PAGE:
From Wikipedia, the free encyclopedia
This list includes notable individuals for which there is a consensus of evidence of
Abu Bakr al-Baghdadi Self-proclaimed Caliph of the Islamic State of Iraq and Syria (ISIS).
Vasco Núñez de Balboa, Latin American explorer
Judah Benjamin, Secretary of State for CSA and U.S. senator
Thomas Hart Benton, American Senator  
John M. Berrien, U.S. senator
William Wyatt Bibb (1781-1821), U.S. Senator, U.S. Congressman, and 1st Governor of Alabama
James Blair ( c.1788–1841), British MP who owned sugar plantations in Demerara 
Simon Bolivar, Latin American independence leader Burwell Boykin, American ancestor of
Anderson Cooper 
John C. Breckinridge, U.S. Vice President and Secretary of War ( CSA)
Brennus (4th century BC)
Preston Brooks (1819-1857), veteran of the Mexican–American War and U.S. Congressman
James Brown (1766-1835), U.S. Minister to France, U.S. Senator, and sugar cane planter; some of his slaves were involved in the 1811 German Coast Uprising
Chang and Eng Bunker
John Burnside, owner of plantation and several others in mid-19th-century southern Louisiana; the scale of his sugar cane operation required, in 1860, the largest slave labor force in the state (750). The Houmas
Augustus Caesar, Roman emperor
Julius Caesar, Roman dictator
John C. Calhoun, 7th Vice President of the U.S.
Caligula, Roman emperor
Carlos Manuel de Cespedes, hero of Cuban independence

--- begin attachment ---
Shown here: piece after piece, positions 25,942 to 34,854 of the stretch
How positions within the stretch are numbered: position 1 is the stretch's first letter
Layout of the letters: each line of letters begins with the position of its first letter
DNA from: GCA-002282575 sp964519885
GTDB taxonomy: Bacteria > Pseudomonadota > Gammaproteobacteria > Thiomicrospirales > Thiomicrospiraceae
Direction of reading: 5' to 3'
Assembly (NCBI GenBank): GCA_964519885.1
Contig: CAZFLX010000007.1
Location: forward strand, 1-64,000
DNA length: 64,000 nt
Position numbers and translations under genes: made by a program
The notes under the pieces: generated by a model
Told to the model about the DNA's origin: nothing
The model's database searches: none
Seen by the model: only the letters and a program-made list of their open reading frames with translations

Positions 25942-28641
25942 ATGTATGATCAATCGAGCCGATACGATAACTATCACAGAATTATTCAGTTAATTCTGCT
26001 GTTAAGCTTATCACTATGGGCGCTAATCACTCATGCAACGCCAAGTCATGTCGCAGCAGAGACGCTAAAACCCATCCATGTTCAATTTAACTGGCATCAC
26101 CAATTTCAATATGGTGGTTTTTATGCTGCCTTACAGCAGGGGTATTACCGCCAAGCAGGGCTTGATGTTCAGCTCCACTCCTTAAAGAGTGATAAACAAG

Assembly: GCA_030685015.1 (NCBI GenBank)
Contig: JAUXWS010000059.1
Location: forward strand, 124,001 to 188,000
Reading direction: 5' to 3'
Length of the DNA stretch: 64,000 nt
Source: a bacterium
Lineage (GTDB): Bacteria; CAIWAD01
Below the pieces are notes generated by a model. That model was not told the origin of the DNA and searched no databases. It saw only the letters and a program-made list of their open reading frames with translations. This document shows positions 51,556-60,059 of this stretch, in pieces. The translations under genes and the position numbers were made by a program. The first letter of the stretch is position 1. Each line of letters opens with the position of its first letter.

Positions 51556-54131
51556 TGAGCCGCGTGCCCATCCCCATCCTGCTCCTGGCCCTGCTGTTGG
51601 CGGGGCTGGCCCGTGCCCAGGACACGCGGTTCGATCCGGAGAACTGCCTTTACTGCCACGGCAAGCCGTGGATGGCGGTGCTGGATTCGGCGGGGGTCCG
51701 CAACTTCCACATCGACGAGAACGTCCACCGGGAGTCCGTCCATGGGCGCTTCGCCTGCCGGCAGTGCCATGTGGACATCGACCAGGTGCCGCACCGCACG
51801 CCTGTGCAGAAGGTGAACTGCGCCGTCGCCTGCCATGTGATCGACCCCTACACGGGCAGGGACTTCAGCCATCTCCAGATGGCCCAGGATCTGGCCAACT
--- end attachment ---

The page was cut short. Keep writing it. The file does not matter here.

Landon Carter, Virginia planter
Cicero, Roman statesman and philosopher
Cato the elder, Roman statesman
Auguste Chouteau, 18th-century co-founder of the city of St. Louis
Pierre Chouteau, half-brother of Auguste Chouteau & defendant in a freedom suit by Marguerite Scypion
Daniel Clark (Louisiana politician, 1766–1813)
William Clark, explorer, American territorial governor 
Claudius, Roman emperor
Henry Clay, United States Secretary of State and Speaker of the House 
Howell Cobb (1815-1868), U.S. Congressman, U.S. Secretary of Treasury, President of the Confederates States Congress, 19th Speaker of the House, 40th Governor of Georgia
Alfred H. Colquitt (1824-1894), U.S. Congressman, U.S. Senator, 49th Governor of Georgia, and Confederate Major General
Philip Cook, U.S. congressman and CSA general
George W. Crawford (1798-1872), 21st U.S. Secretary of War, 38th Governor of Georgia, and U.S. Congressman.
Jefferson Davis (1808–1889), President of the C.S.A.
Joseph Emory Davis (1784-1870), eldest brother of Jefferson Davis and one of the wealthiest antebellum planters in Mississippi
Demosthenes Mrs. Georges Deslondes & Mrs. Jacques Deslondes, widows and owners of mulatto
Charles Deslondes, the leader of the 1811 German Coast Uprising John Dovaston, 18th-century British sugar planter, botanist, astronomer, natural historian
Stephen Duncan (1787–1867), doctor from Pennsylvania who became the wealthiest Southern cotton planter before the American Civil War, with 14 plantations; a founder of the Mississippi Colonization Society, modeled on the American Colonization Society
Hadrian, Roman emperor
James H. Hammond (1807-1864), U.S. Senator, state governor